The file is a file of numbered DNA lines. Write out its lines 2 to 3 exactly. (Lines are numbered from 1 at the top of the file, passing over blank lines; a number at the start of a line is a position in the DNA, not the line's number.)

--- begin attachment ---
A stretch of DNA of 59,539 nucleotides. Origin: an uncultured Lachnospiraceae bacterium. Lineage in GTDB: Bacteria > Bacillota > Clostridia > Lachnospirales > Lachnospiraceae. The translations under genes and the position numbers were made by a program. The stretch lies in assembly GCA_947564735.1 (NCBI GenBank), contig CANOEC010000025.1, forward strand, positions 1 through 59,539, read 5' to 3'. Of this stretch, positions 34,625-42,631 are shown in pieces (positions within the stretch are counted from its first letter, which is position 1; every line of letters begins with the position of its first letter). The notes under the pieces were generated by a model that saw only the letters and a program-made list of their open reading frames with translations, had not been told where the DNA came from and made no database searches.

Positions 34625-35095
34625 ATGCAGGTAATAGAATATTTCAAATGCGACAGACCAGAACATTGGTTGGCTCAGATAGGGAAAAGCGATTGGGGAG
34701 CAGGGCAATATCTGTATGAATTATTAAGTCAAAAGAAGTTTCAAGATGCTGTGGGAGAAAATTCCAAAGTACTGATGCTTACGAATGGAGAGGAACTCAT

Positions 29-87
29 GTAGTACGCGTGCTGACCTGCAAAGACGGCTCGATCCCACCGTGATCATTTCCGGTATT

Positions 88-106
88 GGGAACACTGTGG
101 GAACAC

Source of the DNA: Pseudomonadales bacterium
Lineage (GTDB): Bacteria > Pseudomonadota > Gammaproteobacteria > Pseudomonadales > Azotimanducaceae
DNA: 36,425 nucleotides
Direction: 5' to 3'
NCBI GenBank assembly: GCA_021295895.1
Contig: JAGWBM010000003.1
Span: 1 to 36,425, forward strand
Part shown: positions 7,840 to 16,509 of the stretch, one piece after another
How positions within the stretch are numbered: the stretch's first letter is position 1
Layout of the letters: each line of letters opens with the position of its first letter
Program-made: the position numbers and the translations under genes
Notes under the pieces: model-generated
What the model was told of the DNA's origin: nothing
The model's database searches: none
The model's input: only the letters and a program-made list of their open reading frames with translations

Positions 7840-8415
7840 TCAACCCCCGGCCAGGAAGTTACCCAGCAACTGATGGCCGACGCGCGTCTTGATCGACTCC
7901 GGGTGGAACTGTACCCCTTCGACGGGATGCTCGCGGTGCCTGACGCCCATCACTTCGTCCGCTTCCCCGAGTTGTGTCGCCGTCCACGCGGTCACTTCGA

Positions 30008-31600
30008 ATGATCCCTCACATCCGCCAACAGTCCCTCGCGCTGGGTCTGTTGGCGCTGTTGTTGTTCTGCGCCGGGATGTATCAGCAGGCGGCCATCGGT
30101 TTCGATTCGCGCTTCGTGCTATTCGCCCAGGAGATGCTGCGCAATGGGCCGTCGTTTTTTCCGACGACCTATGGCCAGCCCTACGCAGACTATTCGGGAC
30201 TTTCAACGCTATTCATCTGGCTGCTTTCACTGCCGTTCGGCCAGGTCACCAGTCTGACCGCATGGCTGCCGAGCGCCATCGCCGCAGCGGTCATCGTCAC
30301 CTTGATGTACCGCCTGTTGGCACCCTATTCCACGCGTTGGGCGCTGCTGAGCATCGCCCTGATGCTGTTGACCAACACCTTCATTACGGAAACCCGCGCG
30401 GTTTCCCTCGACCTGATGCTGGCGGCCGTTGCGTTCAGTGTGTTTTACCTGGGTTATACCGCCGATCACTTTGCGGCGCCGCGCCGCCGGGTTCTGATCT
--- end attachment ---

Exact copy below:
Positions 34625-35095
34625 ATGCAGGTAATAGAATATTTCAAATGCGACAGACCAGAACATTGGTTGGCTCAGATAGGGAAAAGCGATTGGGGAG